Combustible Celluloid
 
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With: Jack Black, Angelina Jolie, Dustin Hoffman, Jackie Chan, Seth Rogen, Lucy Liu, David Cross, James Hong, Bryan Cranston, Kate Hudson, J.K. Simmons, Randall Duk Kim (voices)
Written by: Jonathan Aibel, Glenn Berger
Directed by: Alessandro Carloni, Jennifer Yuh Nelson
MPAA Rating: PG for martial arts action and some mild rude humor
Running Time: 95
Date: 01/29/2016
IMDB

Kung Fu Panda 3 (2016)

3 Stars (out of 4)

Bear Play

By Jeffrey M. Anderson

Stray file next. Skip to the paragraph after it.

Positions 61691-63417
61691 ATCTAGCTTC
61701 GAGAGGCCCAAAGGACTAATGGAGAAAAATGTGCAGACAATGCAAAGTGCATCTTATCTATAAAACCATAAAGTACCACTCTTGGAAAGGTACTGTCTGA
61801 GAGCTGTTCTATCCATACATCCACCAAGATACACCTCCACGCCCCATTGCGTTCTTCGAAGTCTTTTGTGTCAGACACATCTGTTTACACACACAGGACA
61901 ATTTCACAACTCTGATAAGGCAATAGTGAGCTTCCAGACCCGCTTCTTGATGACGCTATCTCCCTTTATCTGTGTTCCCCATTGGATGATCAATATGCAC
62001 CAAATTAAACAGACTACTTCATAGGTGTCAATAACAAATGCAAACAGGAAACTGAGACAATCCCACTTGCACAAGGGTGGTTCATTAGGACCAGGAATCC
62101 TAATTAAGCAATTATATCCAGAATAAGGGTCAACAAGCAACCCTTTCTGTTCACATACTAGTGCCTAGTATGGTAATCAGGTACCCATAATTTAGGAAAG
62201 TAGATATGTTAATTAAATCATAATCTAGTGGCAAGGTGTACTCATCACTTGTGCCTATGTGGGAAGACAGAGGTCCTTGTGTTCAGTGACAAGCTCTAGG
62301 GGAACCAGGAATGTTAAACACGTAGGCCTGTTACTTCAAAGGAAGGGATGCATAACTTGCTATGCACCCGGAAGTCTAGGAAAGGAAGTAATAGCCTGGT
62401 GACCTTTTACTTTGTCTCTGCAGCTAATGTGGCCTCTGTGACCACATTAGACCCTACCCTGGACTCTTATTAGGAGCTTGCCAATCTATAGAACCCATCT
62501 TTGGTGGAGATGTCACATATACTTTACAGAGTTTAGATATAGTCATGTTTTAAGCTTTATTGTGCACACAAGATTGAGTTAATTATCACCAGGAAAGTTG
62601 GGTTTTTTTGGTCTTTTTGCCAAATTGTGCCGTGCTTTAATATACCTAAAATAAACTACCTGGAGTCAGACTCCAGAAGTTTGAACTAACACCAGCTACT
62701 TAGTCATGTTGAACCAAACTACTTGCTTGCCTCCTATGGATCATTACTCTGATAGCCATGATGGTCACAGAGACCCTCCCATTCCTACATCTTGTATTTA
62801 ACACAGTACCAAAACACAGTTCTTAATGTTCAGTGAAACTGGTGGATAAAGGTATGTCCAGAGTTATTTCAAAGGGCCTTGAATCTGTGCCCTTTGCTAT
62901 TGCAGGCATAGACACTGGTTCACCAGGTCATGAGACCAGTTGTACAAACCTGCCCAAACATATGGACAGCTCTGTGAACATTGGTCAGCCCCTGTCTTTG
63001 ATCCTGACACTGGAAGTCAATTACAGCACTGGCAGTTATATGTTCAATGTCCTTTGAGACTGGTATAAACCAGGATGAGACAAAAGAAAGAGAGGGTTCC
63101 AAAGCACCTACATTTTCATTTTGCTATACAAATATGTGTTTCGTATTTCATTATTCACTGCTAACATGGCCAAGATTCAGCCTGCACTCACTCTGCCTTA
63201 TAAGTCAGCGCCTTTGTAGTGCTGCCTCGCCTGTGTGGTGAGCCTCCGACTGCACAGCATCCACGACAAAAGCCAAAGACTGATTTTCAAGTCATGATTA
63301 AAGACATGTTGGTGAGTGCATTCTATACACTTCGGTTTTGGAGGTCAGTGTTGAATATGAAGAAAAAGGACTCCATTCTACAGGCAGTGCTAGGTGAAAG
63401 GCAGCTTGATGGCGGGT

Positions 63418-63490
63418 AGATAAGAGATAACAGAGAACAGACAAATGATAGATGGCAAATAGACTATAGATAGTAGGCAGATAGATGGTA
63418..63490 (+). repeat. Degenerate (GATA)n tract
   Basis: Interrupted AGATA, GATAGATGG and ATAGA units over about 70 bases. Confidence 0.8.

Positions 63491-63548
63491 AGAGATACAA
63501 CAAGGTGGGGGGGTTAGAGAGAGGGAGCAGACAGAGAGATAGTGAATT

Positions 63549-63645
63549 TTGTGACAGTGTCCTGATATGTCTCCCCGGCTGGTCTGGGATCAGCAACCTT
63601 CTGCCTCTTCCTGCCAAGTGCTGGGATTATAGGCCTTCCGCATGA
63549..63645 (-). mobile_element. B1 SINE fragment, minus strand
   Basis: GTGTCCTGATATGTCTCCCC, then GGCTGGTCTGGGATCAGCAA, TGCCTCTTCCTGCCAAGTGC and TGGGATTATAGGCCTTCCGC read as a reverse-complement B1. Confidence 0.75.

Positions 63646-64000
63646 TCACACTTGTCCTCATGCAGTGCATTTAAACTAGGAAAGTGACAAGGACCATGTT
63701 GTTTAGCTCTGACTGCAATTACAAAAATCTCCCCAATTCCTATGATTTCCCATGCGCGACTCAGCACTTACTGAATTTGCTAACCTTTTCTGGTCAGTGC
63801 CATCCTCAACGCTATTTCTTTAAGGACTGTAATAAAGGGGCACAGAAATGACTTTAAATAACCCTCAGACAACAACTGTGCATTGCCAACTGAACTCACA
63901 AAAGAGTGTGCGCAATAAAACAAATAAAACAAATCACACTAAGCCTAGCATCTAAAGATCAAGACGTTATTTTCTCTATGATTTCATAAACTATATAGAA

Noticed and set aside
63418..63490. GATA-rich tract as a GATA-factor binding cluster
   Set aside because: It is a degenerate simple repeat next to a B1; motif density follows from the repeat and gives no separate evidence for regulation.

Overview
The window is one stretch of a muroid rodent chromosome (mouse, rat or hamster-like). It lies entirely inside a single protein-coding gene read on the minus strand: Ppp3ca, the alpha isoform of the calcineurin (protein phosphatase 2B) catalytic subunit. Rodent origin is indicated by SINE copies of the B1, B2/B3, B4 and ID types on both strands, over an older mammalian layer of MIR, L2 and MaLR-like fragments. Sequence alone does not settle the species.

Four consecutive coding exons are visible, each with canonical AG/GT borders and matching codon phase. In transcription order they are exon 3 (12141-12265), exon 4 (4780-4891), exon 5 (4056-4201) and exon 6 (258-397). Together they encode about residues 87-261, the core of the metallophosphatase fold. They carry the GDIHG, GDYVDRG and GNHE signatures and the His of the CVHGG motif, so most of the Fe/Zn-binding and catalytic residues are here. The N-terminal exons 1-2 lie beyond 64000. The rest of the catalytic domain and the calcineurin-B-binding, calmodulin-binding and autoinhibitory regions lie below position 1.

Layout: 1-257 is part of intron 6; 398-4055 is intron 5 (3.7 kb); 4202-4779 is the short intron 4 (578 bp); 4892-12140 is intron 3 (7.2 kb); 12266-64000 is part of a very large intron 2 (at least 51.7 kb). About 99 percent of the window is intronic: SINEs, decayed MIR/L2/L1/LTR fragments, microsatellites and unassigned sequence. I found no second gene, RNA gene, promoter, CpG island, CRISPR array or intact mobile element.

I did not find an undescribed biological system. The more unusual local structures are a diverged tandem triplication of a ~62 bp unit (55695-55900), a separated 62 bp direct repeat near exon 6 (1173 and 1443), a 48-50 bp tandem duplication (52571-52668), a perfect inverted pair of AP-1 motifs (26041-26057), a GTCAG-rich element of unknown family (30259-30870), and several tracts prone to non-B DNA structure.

Though it's part of a hugely successful franchise, Kung Fu Panda 3 actually feels like part of the story, like it has a good reason to exist on its own, aside from just being an investment for a movie company. It makes actual sense that Po (voiced by Jack Black) -- who was raised by a noodle-selling goose (voiced by James Hong) -- would eventually find his birth father, Li (voiced by Bryan Cranston). It makes sense that Po would have to solve a problem on his own, without the help of the Furious Five. And it makes sense that, in order to truly find out who he is, Po must visit the panda village. And so all these things transpire when Master Shifu (voiced by Dustin Hoffman) tells Po that he is now teaching the training sessions, which he completely bungles. At the same time, an evil villain, Kai (voiced by J.K. Simmons) has just collected enough souls to escape from the spirit realm and return to earth to seek his revenge on Shifu and his students. So, while his friends are turned into jade statues, Po decides to return to the hidden panda village with his father to learn the special technique that will allow him to dispatch Kai back to where he came from. Overall, the great-looking Kung Fu Panda 3 feels more vibrant and confident than its predecessors, and there are fewer painful sequences of Po being humiliated. The action sequences are still clean and fresh, but now take into consideration the special rolly-bouncy movements of pandas, as well as the imaginative world of the spirit realm (where there's no ground or sky, but there are plenty of floating "islands" to bounce on and crash into). And there are still a few hand-drawn sequences for good measure. Fans may be disappointed that the Furious 5 are hardly in this one, but Cranston and Simmons make up for it with their commanding vocal performances, and Black is as good as ever.

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